The CFPB’s proposed amendments to its Payday, Vehicle Title, and Certain High-Costs Installment Loans Rule have changes that are generally disliked by consumer advocacy groups and applauded by them as well. In the “dislike” column, the rule’s requirements that lenders make certain ability-to-repay underwriting determinations before issuing payday, single-payment vehicle title, and longer-term balloon payment loans are to be rescinded. The Bureau contends that those requirements limit consumers access to credit. The Bureau is also proposing to delay the August 19, 2019, compliance date for the mandatory underwriting provisions of the 2017 final rule to November 19, 2020.

However, in the applauded column, the proposed rule also makes clear that the Bureau is going to reconsider changes to the rule’s payment provisions, which prohibit payday and certain other consumer lenders from making a new attempt at an ACH withdrawal from an account where two consecutive attempts have failed, unless the lender obtains a new consumer authorization to withdraw funds. The proposed rule also would require subject lenders to provide written notice to their consumer borrowers before making the first attempt to withdraw payment from their accounts and before subsequent attempts that involve different dates, amounts, or payment channels. These are new obligations and are more restrictive than any current federal laws, including the NACHA rules. Meeting these requirements will require substantive changes to the processes lenders currently have in place and will likely expose them to consumer claims, including class actions and government enforcement. So, while the alleviation of the cumbersome ability to repay collection of data and analysis is welcomed by affected consumer lenders and may open the door to more credit flowing to consumers who need these types of loans, the payment hurdles may offset those gains.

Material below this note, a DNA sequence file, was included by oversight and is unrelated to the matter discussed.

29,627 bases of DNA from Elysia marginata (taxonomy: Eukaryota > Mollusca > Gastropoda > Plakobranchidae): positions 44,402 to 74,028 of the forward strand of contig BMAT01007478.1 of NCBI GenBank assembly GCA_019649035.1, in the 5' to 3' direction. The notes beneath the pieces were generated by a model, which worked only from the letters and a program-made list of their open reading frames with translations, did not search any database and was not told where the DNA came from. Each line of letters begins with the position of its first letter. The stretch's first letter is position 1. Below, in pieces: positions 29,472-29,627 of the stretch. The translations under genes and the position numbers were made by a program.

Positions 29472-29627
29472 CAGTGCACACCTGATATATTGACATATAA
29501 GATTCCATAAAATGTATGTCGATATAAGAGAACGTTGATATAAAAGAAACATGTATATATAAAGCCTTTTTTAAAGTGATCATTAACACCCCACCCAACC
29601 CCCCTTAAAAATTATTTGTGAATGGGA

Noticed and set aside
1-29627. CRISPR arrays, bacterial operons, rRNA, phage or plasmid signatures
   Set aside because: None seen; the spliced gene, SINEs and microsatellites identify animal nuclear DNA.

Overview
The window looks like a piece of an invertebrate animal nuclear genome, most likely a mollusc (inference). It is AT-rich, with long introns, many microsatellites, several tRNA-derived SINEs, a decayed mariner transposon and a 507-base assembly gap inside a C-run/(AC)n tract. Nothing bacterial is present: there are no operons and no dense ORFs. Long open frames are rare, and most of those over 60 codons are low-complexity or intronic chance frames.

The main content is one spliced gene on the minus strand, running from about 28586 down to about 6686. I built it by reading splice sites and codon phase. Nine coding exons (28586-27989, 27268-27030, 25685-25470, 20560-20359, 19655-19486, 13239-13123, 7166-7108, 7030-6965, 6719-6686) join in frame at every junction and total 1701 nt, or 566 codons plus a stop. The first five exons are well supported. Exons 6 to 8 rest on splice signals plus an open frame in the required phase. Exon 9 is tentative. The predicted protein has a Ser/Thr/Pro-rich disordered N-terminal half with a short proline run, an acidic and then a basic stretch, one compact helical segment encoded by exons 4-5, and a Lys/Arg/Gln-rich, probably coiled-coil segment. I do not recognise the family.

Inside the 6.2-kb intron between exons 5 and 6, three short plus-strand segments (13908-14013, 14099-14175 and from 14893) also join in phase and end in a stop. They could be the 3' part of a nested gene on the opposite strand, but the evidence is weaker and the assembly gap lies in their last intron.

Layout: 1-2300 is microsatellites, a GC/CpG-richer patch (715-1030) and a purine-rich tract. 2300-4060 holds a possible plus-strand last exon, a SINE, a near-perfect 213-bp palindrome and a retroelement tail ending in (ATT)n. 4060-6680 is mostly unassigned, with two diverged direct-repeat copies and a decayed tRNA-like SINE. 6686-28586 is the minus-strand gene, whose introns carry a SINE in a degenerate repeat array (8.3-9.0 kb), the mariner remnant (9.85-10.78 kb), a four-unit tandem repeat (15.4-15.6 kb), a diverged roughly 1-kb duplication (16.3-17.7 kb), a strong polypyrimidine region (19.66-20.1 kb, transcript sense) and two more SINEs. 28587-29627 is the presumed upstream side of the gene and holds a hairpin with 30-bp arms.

There is a 90-day public comment period for the proposed amendments to the ability to repay provisions of the propose rule. But there is only a 30-day comment period for the proposed extension to the implementation date for those provisions. Nevertheless, the new payment provisions look as if they will be implemented as of August 19, 2019. Affected lenders therefore should not delay in beginning to put in place those policies, procedures and oversight needed to comply with those payment provisions on or before the effective date.